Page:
But there is much much more. Let’s consider “the moon and stars which God has ordained” (Psalm 8:3). For life on earth to thrive, our moon is in just the right position. If it were closer its gravitational pull would mean that great tides would sweep the earth – places such as Manhattan Island would be under water and many other places besides. If the moon were further away its gravitational affect on earth would be weaker and the rotation of the underwater channels and streams such as the Gulf Stream would be slowed. This would affect plankton and other vital necessities for life on land and sea. Again, we are on a Goldliocks Planet – neither too far nor too close.

The Biblical writer Isaiah advised skeptics and believers alike to lift their eyes to the heavens (Isaiah 40:26). Consider the Van Allen Belt linked to the earth’s magnetic fields. The Ozone Layer protects us from excessive ultraviolet light. But…the Van Allen Belt shields us from harmful radiation from the sun as part of the Earth’s Electromagnetic Field. It is a space canopy which protectively swathes the earth and strains out meteor and other cosmic debris that would greatly hinder the development of life on this earth. Says the science writer John Gribbin: “So another reason we are here is that the Earth has a strong magnetic field, and the reason it has a strong magnetic field is that it has a large metallic core” (The Reason Why, page 138).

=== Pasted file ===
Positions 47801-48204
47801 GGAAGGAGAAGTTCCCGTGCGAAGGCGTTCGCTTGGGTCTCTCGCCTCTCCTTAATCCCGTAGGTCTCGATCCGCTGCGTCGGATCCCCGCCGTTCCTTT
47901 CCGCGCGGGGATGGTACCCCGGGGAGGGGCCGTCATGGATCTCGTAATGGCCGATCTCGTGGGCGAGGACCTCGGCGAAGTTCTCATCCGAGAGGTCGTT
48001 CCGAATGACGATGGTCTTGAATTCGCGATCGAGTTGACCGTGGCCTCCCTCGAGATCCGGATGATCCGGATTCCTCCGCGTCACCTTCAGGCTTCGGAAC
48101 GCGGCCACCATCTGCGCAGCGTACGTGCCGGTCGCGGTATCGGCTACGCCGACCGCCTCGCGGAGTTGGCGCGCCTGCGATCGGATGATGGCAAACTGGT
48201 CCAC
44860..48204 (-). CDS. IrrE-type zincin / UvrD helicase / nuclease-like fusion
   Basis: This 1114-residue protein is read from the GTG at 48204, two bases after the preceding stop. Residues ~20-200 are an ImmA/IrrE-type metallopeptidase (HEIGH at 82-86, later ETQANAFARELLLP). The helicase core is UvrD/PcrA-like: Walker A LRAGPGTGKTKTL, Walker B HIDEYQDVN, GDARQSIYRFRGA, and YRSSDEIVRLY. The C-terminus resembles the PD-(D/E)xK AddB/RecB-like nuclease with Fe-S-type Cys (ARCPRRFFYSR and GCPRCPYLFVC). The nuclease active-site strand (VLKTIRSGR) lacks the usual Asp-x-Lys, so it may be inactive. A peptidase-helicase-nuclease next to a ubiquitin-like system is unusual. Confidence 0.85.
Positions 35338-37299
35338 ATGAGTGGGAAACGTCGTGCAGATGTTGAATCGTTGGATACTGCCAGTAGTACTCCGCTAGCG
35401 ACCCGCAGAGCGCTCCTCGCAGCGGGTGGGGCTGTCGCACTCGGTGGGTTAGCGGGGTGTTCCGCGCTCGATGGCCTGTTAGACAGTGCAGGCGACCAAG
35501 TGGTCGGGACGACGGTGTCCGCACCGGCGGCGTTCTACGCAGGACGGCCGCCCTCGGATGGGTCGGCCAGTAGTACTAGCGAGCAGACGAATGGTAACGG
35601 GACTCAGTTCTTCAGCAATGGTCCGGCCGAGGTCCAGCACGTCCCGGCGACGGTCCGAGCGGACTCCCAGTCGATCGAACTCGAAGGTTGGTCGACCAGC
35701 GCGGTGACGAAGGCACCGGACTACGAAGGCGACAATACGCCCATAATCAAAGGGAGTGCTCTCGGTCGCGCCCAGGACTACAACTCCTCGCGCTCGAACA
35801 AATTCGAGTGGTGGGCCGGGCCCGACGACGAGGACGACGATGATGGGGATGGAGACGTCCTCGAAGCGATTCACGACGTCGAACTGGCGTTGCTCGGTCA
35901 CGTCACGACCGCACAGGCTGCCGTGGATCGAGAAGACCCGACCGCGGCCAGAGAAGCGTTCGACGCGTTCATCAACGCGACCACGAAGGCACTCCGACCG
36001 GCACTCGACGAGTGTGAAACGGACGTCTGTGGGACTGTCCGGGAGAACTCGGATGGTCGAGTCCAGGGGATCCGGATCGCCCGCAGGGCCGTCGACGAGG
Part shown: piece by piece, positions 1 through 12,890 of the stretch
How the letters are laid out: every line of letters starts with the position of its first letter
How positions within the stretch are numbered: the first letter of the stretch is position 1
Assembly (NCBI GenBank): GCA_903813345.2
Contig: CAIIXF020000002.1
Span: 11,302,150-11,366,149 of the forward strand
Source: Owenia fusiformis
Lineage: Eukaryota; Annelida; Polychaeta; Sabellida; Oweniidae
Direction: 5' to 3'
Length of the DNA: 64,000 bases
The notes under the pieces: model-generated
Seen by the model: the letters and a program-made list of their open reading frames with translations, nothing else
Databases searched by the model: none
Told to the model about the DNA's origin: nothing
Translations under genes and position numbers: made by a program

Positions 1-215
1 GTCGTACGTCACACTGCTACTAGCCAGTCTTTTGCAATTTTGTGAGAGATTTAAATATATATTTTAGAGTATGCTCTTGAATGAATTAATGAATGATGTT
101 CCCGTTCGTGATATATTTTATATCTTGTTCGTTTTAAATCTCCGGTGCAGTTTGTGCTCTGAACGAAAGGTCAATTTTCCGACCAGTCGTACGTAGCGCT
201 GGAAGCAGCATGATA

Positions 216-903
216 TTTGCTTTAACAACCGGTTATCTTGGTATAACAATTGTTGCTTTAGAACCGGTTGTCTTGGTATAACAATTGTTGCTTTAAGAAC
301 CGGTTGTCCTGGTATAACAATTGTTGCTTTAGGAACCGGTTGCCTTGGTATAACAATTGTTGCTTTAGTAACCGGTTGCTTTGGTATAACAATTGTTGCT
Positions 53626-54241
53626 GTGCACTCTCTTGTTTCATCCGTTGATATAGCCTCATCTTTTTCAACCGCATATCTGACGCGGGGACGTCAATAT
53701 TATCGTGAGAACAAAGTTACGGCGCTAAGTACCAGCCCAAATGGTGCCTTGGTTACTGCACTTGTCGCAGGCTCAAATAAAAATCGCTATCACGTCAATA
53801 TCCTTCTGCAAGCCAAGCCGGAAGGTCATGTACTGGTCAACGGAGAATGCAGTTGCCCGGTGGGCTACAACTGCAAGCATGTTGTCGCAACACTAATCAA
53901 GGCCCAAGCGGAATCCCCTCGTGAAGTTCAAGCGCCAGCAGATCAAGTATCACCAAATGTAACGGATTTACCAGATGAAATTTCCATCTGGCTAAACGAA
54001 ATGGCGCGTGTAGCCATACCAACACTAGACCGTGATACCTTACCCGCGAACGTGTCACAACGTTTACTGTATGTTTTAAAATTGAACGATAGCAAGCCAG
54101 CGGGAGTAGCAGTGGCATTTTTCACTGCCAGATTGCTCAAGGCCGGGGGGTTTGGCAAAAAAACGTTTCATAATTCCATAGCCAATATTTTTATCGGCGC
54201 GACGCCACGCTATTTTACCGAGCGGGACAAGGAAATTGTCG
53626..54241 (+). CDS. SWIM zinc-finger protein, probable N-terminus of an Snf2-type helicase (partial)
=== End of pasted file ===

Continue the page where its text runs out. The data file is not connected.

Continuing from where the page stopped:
Which came first, the core or the shield? The magnetosphere is tied to the iron and other hard elements in the earth’s crust and makes i-phones and text messages possible – not to mention television. This is one reason both Carl Sagan and Albert Einstein grooved over the magnetic fields discoverer, that devout Scottish Christian named James Clerk Maxwell (1864) whose name was often cited on the popular TV show “The Big Bang Theory.” Gribbin adds that when the magnetic fields reverse – which it apparently has done on several occasions – any life forms are quickly rendered extinct, a possible explanation for the dinosaur apocalypse.

The metallic core or the magnetosphere? Which came first? Goldilocks Planet theorists have the luxury to ponder this intriguing question.

John Polkinghorne

Cooking Carbon

We could go on for hours about anthropic fine-tuning BUT…we saved one of the best till last. Perhaps the most surprising and least publicized curiosity relating to human life is touched on by Dr. Scharf. This is the idea that that the creation of huge amounts of carbon in the Black Holes matches with the previously mentioned idea that life is made possible on earth because of Carbon 12 being produced in the stars. Black Holes are basically enormous star systems that have burned themselves out and gravity causes them to collapse upon themselves.